A New Creation
The 2023 Kuyper Conference, hosted at Redeemer this past May, celebrated the intersection between Kuyperian theology and the art of kintsugi.
5 min. read
November 7, 2023

Broken pieces of ceramic and clay strewn across a table. To some, the scene may look like nothing but a mess to be swept up and thrown away. But to a kintsugi maker, a broken vessel is seen as an opportunity to make something entirely new, something good and beautiful, out of brokenness.

This is the perspective of Academy Kintsugi, a program of Culture Care Creative, co-founded by 2023 Kuyper Prize winner Makoto Fujimura and his wife, lawyer and entrepreneur Haejin Shim Fujimura. The husband and wife team were at Redeemer this past May for the 2023 Kuyper Conference. Fujimura presented the annual Kuyper lecture on Kintsugi Grace and accepted the 2023 Kuyper Prize, given by Calvin University and Calvin Theological Seminary, at the Wednesday evening keynote.

Academy Kintsugi states, “Kintsugi makers do not hide the fracture of the past; rather, they mend it to make New. Every fracture is an opportunity to make into the New. In this regard, Kintsugi is applicable from a broken tea ware to a fractured relationship to a victim of violence to a historical conflict zone.”

Kintsugi makers do not hide the fracture of the past; rather, they mend it to make New.

The theme of the conference, Kuyper and Kintsugi, explored the intersection of Abraham Kuyper’s theology and the Reformed symbolism found in kintsugi. The conference lineup included plenary sessions with Haejin Shim Fujimura on Beauty and Justice: A Path into New Creation, Dr. John Stackhouse on Where Have you Gone, Abraham Kuyper? Public Theology for Different Publics and Dr. Vincent Bacote on Sealing Cracks: A Neo-Kuyperian Healing Process. Academic papers were presented by over 40 scholars from around the world. A number of Kintsugi Experience sessions were also offered, allowing participants to create something new from something broken using the art of kintsugi.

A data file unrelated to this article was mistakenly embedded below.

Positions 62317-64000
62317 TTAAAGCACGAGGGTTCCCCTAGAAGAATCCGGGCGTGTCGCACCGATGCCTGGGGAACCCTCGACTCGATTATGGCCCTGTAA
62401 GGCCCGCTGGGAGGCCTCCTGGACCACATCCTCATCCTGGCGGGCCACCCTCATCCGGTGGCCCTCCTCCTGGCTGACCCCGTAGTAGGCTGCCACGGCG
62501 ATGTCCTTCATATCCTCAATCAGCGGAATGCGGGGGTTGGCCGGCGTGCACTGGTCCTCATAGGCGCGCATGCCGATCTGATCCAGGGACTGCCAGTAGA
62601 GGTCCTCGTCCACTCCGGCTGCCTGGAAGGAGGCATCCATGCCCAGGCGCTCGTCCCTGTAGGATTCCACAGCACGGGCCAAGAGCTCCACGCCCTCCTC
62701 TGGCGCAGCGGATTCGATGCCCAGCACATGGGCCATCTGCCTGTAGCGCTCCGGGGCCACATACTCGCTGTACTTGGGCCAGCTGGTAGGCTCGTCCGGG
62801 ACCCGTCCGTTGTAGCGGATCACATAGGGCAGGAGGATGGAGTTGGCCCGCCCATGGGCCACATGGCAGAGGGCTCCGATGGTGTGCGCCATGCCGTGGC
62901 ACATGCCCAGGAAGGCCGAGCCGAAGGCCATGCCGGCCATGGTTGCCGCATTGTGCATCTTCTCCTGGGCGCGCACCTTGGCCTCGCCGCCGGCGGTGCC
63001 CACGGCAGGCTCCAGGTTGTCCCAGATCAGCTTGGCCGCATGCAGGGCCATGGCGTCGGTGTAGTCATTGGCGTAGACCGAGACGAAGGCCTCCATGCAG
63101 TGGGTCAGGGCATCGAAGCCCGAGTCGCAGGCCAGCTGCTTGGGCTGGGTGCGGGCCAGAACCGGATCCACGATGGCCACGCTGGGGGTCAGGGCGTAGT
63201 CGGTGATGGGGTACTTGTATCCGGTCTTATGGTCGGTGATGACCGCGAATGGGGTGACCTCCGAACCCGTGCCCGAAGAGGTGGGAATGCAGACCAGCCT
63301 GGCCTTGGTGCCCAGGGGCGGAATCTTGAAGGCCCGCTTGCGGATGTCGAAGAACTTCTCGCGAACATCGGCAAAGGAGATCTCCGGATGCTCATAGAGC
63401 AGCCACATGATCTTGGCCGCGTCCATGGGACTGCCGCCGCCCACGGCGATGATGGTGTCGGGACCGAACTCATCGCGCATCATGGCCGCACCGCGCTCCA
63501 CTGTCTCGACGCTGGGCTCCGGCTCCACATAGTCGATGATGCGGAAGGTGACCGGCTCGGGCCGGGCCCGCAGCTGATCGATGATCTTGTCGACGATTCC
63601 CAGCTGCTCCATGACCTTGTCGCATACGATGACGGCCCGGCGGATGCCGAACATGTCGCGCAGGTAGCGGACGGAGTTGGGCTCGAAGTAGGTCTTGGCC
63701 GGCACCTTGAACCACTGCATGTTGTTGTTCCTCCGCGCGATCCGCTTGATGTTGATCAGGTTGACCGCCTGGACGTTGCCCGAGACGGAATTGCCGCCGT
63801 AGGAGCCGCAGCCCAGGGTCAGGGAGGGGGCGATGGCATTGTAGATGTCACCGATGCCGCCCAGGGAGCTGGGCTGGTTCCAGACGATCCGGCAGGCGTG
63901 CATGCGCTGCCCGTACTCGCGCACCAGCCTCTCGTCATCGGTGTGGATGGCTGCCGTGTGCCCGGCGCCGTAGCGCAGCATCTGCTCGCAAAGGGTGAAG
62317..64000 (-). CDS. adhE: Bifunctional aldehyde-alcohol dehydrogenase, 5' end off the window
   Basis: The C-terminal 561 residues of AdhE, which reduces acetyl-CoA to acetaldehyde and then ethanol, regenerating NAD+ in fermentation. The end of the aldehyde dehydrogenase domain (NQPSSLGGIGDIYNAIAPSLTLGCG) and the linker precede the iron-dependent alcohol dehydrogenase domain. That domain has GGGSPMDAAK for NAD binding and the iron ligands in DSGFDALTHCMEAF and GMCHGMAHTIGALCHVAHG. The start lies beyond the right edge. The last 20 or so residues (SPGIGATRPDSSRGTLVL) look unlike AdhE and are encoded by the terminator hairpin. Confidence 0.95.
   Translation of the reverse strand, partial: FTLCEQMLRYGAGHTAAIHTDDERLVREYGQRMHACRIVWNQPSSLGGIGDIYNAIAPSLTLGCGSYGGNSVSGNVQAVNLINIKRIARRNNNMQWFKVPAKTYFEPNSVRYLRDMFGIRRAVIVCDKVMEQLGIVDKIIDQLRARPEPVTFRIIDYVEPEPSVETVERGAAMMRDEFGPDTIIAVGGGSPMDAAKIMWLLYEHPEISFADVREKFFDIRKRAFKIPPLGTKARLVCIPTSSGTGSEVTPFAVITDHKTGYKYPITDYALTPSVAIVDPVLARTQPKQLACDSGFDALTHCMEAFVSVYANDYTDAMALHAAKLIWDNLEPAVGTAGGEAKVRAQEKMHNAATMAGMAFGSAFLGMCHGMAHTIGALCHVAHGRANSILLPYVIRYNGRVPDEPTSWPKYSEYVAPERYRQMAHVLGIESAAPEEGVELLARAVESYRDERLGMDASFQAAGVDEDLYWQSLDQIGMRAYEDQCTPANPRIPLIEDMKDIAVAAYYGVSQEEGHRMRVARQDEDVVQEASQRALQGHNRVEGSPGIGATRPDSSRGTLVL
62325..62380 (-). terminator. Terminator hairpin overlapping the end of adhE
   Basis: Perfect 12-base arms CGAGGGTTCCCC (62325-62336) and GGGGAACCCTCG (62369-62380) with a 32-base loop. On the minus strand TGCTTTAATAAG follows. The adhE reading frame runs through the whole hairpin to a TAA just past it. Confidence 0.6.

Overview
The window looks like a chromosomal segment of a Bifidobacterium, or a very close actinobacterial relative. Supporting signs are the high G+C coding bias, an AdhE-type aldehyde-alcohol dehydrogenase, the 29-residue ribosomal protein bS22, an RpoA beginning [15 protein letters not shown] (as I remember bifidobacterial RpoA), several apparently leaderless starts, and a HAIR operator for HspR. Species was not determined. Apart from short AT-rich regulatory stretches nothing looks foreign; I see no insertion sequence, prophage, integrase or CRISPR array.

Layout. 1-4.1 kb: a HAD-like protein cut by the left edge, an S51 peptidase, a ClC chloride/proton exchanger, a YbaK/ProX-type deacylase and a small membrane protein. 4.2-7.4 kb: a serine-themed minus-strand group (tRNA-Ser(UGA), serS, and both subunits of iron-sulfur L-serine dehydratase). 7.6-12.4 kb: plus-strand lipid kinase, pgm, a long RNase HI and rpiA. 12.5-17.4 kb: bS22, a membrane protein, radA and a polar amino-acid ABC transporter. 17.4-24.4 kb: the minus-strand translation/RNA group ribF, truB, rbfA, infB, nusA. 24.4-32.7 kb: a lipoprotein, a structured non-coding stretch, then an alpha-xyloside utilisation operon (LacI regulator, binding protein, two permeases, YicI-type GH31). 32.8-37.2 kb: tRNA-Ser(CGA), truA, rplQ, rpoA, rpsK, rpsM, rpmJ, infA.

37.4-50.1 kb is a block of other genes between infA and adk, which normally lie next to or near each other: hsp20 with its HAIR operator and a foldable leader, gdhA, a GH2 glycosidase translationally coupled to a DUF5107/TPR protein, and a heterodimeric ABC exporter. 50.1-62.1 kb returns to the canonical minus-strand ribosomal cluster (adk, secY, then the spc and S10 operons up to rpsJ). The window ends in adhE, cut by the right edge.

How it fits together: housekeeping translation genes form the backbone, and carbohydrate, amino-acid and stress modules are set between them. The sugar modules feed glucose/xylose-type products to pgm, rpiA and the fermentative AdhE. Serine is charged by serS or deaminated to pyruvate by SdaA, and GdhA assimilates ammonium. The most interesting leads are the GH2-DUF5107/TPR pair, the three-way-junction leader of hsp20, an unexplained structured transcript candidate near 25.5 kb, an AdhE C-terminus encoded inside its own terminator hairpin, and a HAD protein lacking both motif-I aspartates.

Fujimura’s art was exhibited in the Redeemer University Art Gallery throughout the summer in an exhibition titled Fearfully and Wonderfully Made. The exhibition brought together 13 paintings, each made using Fujimura’s distinctive integration of gestural abstraction and traditional Japanese Nihonga processes. The fragility and mineral beauty of Nihonga rewards close, contemplative viewing. The pulverized minerals of Nihonga (gold, silver, platinum, oyster shell, azurite, malachite, vermilion, cinnabar) refract light in ways not captured by photography. Fujimura notes that “if the viewers slow down to gaze upon them, their eyes will find healing and hope in the refracted light. My paintings are created to, in a literal sense, refract the Rainbows for the fallen world (quoting Calvin Seerveld).”

The Reformation Legacy Award: Dr. Albert M. Wolters

During one conference plenary session, delegates heard from a number of different voices recognizing the distinct contribution of one of Redeemer’s emeritus faculty members: Dr. Albert M. Wolters. Wolters was awarded the inaugural Reformation Legacy Award.

Wolters represents not only an important early faculty member of Redeemer but also a key figure in Reformed Christian scholarship around the globe. Much of his renown resulted after the publishing of his book Creation Regained, which clearly and succinctly explains the Reformed Christian worldview. Based on a series of lectures Wolters gave in the early 1980s at the Institute for Christian Studies in Toronto, Creation Regained has been in print for 38 years, has been translated into 12 languages and is available at Redeemer’s bookstore, 21Five.

Dr. Jessica Joustra, director of the Albert M. Wolters Centre for Christian Scholarship, stated, “When I think of Dr. Wolters’ work and impact for the Reformed tradition, I can’t help but think of one of Kuyper’s claims from his Stone Lectures, about the task of stewarding the Reformed Christian tradition in his time and for the times to come. Kuyper wrote that the task ahead of him—and us, as those to whom these insights about God, his word, and his word have come—is:

‘…not to copy the past, as if Calvinism were a petrifaction, but to go back to the living root of the Calvinist plant, to clean and to water it, and so to cause it to bud and to blossom once more, now fully in accordance with our actual life in these modern times, and with the demands of the times to come.’”

Four international scholars, including Redeemer president emeritus Dr. Justin Cooper, participated in a panel to help celebrate the work and witness of Wolters and invited delegates to continue that project of stewarding these gifts and insights.

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